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Covid-19: Vaccination certificates raise questions of privacy and trust


Vaccination certificates can be a useful tool to stop the spread of Covid-19, although they’re not a magic shield: they reduce risk rather than eliminate it.

But they are also government-issued identity cards that, if we’re not careful, could enable the government to track our movements and who we meet with. That means we need to think through the details and implications carefully.

After 19 months of the strain and anxiety caused by the pandemic, it’s easy to accept things that we hope will speed our return to normality. It’s hard to find the energy to conduct thought experiments, but bear with me.

Scanning in to record a visit may have been widely accepted to counter Covid-19, but the introduction of a vaccination certificate raises a new set of privacy questions.

STACY SQUIRES/Stuff

Scanning in to record a visit may have been widely accepted to counter Covid-19, but the introduction of a vaccination certificate raises a new set of privacy questions.

Imagine it’s five years ago. You leave the house to go to work. When your bus arrives, you don’t just swipe your payment card, but have to show the driver a government identity card they scan to check it’s really you. When you arrive in town, you want a coffee and have to show your ID card again. The same again, to enter your office. And again if you visit a cinema or restaurant after work. And on the bus home.

READ MORE:
* Covid-19: What we know (and don’t know) about vaccine certificates
* Covid-19: Hard to make vaccine certificates completely ‘fraud-proof’, but extra ID checks will help
* In trying to get out of a Covid-19 emergency, are we now triggering a privacy crisis?

Each time your ID is scanned, it not only tells the business who you are, it tells the Government exactly where and when your ID was scanned. Everyone’s ID is scanned so it knows who was there with you. Your ID card isn’t like a driver’s licence, which proves you have passed a test and have the right to get behind the wheel of a car. Your ID card is your licence to work, to exist in society.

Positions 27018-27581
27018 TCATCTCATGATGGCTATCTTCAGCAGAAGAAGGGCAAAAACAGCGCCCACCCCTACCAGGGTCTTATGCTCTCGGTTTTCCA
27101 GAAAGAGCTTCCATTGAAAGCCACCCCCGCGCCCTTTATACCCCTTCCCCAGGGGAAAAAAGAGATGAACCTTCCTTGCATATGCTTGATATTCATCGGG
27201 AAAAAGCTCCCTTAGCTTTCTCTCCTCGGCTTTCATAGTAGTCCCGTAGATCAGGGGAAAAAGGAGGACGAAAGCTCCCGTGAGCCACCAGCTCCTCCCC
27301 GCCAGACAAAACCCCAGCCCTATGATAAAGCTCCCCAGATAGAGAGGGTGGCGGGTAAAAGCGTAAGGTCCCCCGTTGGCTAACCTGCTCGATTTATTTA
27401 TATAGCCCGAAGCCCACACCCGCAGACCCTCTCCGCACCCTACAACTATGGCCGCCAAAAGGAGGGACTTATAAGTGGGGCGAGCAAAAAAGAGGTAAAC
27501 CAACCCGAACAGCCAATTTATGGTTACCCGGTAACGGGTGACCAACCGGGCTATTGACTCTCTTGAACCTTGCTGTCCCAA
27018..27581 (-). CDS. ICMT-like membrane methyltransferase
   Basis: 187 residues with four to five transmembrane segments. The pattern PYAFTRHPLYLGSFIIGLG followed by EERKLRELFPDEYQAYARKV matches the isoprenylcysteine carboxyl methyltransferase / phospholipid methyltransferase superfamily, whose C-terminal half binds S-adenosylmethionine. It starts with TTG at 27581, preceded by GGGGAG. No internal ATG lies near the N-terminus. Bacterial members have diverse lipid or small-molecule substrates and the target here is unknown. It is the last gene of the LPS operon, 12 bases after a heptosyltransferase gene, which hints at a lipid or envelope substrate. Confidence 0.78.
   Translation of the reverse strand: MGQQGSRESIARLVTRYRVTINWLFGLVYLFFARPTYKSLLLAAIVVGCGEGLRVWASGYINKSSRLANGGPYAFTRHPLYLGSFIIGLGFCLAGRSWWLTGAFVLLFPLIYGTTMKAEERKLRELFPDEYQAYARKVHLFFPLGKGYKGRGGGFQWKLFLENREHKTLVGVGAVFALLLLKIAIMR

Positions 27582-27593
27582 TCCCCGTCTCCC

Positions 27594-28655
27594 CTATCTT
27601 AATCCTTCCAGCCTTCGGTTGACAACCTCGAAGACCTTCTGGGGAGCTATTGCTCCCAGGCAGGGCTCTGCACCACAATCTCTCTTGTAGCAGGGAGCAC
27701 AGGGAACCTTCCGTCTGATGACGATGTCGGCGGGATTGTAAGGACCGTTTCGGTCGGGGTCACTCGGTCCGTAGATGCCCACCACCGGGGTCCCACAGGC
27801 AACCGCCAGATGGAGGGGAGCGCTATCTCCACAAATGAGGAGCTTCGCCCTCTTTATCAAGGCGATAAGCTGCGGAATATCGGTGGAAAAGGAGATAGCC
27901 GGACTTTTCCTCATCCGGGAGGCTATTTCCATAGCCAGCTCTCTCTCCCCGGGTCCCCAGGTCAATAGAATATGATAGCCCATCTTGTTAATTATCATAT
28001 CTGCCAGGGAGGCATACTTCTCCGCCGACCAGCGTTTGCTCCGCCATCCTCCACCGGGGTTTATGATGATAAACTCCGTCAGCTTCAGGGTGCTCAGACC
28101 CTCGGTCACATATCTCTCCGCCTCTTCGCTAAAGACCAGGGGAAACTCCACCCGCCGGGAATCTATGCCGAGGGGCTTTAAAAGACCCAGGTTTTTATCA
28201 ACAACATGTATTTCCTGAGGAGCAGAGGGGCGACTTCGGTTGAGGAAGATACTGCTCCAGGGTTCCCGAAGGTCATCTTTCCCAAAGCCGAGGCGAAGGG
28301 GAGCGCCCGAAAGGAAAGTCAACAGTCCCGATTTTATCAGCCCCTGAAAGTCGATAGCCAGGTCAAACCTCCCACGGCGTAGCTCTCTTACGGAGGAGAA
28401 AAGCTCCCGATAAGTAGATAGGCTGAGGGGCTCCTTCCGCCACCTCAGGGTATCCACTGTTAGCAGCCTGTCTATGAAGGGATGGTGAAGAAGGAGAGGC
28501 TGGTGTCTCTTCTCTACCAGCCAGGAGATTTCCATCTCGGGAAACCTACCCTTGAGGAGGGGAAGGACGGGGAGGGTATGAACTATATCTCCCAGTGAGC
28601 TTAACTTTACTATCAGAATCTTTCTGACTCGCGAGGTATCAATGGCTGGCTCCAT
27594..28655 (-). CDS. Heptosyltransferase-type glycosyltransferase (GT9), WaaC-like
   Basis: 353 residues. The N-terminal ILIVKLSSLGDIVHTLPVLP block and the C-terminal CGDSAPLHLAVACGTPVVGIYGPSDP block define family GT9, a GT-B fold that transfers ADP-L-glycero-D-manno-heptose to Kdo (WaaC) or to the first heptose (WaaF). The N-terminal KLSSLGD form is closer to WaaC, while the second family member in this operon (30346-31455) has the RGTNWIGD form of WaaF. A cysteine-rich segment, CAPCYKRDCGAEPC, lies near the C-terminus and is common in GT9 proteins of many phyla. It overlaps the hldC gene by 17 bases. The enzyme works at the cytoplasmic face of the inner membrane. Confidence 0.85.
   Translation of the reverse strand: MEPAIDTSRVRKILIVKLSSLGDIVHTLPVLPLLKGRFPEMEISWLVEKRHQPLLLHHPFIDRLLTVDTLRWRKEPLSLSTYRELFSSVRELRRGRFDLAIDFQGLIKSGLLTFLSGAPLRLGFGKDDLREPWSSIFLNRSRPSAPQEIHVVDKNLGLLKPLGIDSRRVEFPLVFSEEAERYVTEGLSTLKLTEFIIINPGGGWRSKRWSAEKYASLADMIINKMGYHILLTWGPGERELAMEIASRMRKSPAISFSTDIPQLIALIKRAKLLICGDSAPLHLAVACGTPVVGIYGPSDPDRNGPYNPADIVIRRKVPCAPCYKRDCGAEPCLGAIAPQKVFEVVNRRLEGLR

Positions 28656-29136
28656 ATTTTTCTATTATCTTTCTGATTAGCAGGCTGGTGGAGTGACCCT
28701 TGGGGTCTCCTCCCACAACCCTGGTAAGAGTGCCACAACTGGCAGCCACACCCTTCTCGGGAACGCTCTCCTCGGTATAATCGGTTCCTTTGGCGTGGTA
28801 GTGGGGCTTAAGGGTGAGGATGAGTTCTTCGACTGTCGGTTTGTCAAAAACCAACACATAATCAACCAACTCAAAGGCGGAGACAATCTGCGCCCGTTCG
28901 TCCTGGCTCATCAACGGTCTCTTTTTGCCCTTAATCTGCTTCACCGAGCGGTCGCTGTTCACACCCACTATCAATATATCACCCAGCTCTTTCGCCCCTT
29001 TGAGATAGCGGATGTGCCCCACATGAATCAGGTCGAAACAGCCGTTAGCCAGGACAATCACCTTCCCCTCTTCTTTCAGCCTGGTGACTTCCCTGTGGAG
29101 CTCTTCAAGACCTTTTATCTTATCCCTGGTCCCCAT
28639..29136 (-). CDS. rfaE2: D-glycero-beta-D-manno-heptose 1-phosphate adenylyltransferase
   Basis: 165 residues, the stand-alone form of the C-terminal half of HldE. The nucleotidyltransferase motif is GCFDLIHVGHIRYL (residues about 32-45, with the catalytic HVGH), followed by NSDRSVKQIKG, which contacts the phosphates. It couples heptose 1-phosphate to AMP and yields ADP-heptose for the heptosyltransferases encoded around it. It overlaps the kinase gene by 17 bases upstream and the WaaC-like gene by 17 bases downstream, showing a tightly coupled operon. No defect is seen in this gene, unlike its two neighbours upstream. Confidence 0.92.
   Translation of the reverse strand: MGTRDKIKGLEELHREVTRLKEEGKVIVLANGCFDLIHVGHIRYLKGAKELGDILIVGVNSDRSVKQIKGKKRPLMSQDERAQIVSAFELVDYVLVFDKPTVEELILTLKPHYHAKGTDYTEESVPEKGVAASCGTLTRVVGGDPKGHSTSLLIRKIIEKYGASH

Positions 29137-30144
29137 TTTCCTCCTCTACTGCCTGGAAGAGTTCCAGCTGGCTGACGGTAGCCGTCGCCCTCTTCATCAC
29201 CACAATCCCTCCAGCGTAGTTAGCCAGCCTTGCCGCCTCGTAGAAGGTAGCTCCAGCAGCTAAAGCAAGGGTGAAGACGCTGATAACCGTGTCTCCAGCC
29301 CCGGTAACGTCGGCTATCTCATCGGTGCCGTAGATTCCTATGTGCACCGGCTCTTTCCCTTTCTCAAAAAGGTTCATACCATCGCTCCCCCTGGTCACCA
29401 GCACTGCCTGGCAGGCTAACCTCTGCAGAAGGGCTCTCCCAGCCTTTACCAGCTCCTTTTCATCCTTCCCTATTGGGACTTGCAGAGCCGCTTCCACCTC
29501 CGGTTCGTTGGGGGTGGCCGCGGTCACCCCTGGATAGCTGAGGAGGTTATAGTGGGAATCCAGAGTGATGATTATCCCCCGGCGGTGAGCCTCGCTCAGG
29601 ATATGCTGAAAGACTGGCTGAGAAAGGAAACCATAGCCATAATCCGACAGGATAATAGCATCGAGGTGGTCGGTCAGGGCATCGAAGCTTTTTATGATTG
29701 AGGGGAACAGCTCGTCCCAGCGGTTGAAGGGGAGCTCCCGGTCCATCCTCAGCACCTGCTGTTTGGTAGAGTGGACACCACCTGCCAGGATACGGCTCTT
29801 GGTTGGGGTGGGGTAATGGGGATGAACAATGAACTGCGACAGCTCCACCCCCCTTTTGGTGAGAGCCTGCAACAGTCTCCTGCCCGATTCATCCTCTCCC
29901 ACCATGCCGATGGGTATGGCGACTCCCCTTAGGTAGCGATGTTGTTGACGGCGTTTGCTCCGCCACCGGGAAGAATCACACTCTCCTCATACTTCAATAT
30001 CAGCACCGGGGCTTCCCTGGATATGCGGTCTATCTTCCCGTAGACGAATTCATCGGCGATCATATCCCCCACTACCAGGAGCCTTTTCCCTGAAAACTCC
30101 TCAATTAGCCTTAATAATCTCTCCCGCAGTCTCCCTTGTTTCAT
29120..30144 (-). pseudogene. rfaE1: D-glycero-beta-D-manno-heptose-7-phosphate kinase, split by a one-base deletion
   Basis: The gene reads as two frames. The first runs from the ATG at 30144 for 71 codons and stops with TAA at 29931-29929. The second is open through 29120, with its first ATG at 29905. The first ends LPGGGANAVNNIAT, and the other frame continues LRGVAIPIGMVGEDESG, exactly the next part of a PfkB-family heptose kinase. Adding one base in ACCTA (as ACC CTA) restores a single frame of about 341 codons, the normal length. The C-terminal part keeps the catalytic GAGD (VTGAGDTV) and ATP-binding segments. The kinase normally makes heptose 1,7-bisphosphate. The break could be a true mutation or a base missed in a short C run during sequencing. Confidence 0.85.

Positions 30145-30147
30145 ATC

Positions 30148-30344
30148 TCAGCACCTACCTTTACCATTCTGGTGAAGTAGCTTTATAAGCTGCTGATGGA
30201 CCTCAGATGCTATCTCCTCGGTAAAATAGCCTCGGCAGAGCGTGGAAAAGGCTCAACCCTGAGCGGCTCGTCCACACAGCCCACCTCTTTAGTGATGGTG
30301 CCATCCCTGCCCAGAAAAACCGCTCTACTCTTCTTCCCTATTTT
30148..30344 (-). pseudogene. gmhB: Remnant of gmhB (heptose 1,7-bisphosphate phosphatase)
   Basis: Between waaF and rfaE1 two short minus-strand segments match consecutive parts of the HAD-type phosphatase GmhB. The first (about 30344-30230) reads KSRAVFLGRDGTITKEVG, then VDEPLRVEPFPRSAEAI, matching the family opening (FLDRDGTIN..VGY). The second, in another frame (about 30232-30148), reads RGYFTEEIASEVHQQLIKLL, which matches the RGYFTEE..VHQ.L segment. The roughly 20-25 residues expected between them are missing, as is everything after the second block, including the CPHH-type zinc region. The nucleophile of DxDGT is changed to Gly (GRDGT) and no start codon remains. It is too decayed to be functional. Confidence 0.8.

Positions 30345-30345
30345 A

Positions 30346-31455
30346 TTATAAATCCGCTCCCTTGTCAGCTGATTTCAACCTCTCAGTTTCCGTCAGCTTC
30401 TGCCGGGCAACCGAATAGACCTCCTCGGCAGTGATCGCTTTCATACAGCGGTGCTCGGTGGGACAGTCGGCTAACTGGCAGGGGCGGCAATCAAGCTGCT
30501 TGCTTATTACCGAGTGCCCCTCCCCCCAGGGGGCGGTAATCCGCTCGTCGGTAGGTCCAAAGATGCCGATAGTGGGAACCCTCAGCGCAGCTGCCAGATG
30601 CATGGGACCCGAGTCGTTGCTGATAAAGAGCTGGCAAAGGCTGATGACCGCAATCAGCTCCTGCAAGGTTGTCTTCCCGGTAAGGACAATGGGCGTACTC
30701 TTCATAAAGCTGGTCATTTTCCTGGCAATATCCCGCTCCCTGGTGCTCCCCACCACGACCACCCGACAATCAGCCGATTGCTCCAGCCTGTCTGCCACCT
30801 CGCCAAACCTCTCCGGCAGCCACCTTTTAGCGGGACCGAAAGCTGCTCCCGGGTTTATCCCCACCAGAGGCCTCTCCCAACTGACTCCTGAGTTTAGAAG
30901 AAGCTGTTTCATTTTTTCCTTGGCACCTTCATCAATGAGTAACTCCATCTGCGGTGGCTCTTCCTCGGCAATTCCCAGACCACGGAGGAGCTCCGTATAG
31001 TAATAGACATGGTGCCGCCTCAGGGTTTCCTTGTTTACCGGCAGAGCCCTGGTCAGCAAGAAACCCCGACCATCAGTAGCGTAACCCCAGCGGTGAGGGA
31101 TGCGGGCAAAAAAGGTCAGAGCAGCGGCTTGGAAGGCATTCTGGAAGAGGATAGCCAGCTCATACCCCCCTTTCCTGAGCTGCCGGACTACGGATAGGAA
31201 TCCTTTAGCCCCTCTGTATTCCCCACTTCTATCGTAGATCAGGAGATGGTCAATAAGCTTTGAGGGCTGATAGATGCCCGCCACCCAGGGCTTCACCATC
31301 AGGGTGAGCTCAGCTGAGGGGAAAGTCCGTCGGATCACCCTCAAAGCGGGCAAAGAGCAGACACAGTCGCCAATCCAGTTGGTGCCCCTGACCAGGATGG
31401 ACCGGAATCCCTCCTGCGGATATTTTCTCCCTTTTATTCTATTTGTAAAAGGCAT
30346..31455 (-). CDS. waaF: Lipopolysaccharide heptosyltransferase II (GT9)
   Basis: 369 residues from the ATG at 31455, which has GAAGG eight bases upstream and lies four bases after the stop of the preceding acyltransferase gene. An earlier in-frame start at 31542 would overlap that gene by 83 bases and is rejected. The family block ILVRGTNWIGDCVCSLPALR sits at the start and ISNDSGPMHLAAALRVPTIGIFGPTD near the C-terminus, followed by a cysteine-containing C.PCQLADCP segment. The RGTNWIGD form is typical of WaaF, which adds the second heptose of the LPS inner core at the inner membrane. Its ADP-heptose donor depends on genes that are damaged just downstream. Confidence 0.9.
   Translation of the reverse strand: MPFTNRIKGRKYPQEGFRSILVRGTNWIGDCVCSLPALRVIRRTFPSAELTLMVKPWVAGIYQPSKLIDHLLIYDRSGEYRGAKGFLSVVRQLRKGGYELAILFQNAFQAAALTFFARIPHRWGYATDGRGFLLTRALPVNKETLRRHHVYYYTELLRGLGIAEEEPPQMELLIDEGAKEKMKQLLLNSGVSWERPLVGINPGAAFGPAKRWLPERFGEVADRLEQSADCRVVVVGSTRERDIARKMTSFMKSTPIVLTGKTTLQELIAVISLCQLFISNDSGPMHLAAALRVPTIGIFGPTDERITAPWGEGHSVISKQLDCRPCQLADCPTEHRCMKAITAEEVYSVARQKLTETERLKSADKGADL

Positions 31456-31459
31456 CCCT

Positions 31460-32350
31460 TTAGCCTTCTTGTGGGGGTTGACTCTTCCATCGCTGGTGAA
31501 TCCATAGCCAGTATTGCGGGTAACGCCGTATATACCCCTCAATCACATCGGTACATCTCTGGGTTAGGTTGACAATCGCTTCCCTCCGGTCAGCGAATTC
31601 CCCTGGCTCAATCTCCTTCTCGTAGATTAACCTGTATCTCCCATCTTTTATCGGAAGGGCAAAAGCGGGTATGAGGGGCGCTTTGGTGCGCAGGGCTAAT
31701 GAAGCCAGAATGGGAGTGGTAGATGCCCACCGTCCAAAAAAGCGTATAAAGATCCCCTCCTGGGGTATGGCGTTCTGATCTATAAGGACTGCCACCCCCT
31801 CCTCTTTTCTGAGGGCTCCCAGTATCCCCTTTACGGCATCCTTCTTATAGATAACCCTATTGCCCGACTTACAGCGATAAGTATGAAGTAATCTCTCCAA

Now imagine the uproar there was when the Government-imposed this ID card with no public consultation. No information provided to us about what it would do with this data on our movements. No information about which government agencies it would share this data with. Or how long it would retain this data. Or how it might analyse this data to draw inferences about what you’re interested in.

Details of the database this information is saved in isn’t published for independent scrutiny. The advice from the Privacy Commissioner is kept secret. The Privacy Impact Assessment isn’t published.

Will vaccine certificates have to be used to catch a bus or train? The Government hasn’t ruled it out, says Andrew Ecclestone.

MONIQUE FORD/Stuff

Will vaccine certificates have to be used to catch a bus or train? The Government hasn’t ruled it out, says Andrew Ecclestone.

The Government also keeps secret the expert advice on whether ID cards are consistent with the non-discrimination obligations under the Human Rights Act, and whether it is a reasonable limitation against our rights to freedom of movement and association.